I just finished the audio book. I really enjoyed it and also found it extremely disturbing, but I’ve had something nagging at me which was somewhat deflected in the FAQ section.
I recently changed my diet from whatever was nearby to mostly plant-based. I have been meaning to “eat better” and exercise for years, when I got myself some what in order financially. Well… I decided that I’m going to stop putting it off and act. I have been listening to another doctor promoting veganism for some time and began that path after the New Year.
I’m going to incorporate bone broth which I’ve done here and there more often.
My concern is this. I do not see how grass fed, pasture raised livestock is sustainable if the diet is adopted globally. The percent of land needed is quite substantial for food to feed the livestock. I believe “Cowspiracy” used a hypothetical example where all US citizens went pastured raised, which essentially covered North America. Although this is theoretical I would think the ultimate goal would be to encourage all people to pursue the intake of optimum nutrition for optimal health. Eventually that would be the end result. There are other factors such as portion size which can greatly affect the amount land and the head of livestock required.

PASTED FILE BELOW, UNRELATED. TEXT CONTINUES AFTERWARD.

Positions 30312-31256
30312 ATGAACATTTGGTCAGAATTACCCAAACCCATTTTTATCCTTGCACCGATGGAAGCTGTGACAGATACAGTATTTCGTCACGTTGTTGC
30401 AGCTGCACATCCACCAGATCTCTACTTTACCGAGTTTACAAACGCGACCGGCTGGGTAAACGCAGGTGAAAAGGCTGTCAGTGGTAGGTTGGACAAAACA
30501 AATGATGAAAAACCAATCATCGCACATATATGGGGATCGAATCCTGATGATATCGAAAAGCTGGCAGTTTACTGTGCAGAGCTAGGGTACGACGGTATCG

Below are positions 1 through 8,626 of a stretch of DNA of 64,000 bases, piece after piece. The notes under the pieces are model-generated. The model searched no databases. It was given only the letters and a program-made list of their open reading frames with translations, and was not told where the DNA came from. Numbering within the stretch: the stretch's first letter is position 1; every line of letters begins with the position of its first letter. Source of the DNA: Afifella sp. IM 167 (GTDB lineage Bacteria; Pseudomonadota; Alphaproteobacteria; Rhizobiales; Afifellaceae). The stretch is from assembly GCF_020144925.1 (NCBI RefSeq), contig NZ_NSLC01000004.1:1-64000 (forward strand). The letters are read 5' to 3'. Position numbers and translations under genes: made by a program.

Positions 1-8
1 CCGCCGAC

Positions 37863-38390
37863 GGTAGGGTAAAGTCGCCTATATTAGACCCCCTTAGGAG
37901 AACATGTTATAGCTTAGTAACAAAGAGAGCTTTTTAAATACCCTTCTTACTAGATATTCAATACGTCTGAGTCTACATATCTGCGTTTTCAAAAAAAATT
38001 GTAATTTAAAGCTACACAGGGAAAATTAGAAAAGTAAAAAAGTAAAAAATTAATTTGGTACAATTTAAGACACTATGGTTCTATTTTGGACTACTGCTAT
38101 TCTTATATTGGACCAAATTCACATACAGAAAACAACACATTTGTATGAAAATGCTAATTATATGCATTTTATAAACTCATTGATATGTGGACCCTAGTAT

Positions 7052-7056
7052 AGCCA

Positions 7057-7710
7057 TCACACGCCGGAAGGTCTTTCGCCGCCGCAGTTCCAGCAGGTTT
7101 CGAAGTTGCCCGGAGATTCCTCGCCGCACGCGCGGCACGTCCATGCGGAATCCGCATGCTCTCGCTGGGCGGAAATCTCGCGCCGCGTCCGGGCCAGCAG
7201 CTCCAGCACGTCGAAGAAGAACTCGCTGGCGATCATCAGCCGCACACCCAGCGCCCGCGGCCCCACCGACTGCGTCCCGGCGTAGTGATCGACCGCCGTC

I was curious about your thoughts on that. [BTW, “Unforgiven” is one of my favorites. 🙂 ]
I ultimately decided a plant-based path (now slightly modified 🙂 ) for health and environment reasons. Again thank you for the book.
I don’t want to mix the two ideas: sustainability and health. If it turned out that we all need to eat olive oil to be optimally healthy, then we’d be out of luck! We’ve gone past the point of being able to produce enough olive oil to feed everyone. Still, if it were the case that we all needed to eat olive oil to be optimally healthy, I’d have to say so or I’d be misleading people. We first need to figure out what is healthy. I’m a doctor, that’s my job.
The job of figuring out how to feed everyone, who gets fed well and who will be malnourished, is best left for policy makers.
You might enjoy The Vegetarian Myth, which specifically refutes the idea the vegetarianism is more eco friendly.
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